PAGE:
Petersen Brick

Petersen Brick in Grace Farms’ Commons

Petersen Tegl has been producing bricks for more than two centuries. The Financial Times called Petersen “probably the best brickmaker in the world.” Over the past seven generations, the Petersen family, based in Denmark, have created handmade artisanal bricks by using Danish soil rich in clay to shape the bricks, which are then fired by flames and coal in an oven. The process they use ensures that the resulting bricks vary slightly in size and color – each one is unique. All of the bricks bear the fingerprints of the worker who created them, a gentle reminder of the people who worked to create each unique brick. The Petersen brickworks exports its products around the world, including the United States, Japan, Australia, Russia, and several European countries. At Grace Farms, Petersen bricks are used in the Living Room area of the Commons, to help create a warm and intimate space.

The Petersen Tegl brick is a unique building material in many ways, not only because it is an example of excellent craftsmanship, but the Danish brickmaker has sustainably sourced clay free of forced labor for 226 years. These bricks are ethically sourced and manufactured, which is particularly notable because bricks imported from around the world are often fraught with forced labor. Brick is one of the top materials used in global construction, where children and adults are likely forced to work long days to extract the clay and make bricks in hazardous conditions.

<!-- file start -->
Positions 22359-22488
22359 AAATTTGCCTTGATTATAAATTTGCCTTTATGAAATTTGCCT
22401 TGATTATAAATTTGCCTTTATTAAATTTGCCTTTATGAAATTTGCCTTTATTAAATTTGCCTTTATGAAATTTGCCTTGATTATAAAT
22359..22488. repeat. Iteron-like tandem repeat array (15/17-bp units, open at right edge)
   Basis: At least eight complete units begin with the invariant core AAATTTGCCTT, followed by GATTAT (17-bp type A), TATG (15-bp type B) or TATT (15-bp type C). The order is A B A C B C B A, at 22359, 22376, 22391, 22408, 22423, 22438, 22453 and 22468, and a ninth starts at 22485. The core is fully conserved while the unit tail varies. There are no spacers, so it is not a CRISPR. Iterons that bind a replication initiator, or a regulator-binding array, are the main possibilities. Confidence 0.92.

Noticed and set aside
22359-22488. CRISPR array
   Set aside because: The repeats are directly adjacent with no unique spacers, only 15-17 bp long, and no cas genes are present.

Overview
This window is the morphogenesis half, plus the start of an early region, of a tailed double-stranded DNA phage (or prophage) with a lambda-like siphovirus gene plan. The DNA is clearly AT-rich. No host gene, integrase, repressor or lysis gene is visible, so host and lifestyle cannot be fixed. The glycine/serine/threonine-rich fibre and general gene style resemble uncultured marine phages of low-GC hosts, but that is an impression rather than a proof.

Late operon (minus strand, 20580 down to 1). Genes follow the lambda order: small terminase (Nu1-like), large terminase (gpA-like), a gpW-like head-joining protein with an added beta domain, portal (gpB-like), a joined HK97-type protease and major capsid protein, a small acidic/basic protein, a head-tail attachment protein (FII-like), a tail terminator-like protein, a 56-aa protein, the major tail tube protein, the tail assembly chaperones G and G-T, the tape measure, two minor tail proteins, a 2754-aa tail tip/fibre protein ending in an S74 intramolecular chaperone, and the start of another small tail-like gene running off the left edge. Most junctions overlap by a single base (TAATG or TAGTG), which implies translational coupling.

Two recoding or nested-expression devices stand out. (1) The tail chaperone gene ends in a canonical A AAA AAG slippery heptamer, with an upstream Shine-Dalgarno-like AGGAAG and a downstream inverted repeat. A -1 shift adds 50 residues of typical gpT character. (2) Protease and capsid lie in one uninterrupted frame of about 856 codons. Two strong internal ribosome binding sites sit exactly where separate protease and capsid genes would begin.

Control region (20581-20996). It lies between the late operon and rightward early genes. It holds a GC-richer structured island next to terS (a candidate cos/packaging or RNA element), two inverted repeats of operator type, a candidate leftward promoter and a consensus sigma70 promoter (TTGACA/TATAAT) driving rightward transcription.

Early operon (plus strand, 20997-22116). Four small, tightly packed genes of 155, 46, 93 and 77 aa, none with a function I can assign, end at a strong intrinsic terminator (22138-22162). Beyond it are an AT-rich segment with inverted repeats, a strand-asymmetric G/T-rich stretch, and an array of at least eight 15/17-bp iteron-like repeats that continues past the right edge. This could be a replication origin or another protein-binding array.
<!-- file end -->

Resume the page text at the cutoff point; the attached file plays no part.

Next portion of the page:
Forced labor and child labor in the brick supply chain is pervasive and problematic. The U.S. Department of Labor has listed two dozen countries that are actively engaged in using either forced or child labor in brick-making including: Argentina, Bangladesh, Bolivia, Brazil, Burma, Cambodia, China, Ecuador, Egypt, Iran, India, North Korea, Nepal, Pakistan, Paraguay, Peru, Russian, Uganda, Vietnam, and Colombia. 

Of all the countries, Nepal, Pakistan, Cambodia, and India are widely cited in the press for human rights violations in this industry. In January 2021, the Central Bureau of Statistics, ILO, and UNICEF released a comprehensive report that revealed an estimated 34,593 Nepalese children between the ages of five and 17 are living in brick kilns, while over 17,000 of them are child laborers. 

Brick is one of the world’s most ubiquitous building materials and more designers than ever are embracing the use of brick in their designs with custom-designed brickwork, according to The New York Times. As designers are having a “moment” with brickwork, perhaps now is the time to laud the likes of Petersen bricks and designers that use them not only for their unique look but because they were made without forced labor. 


Petersen Tegl

Block Bricks Campaign Report on Employment Relationships in the Brick Industry in Nepal – UNICEF

Slavery in India’s Brick Kilns and the Payment System – Anti-Slavery International 

Ending Forced Labor in Nepal’s Brick Industry Needs a Holistic Approach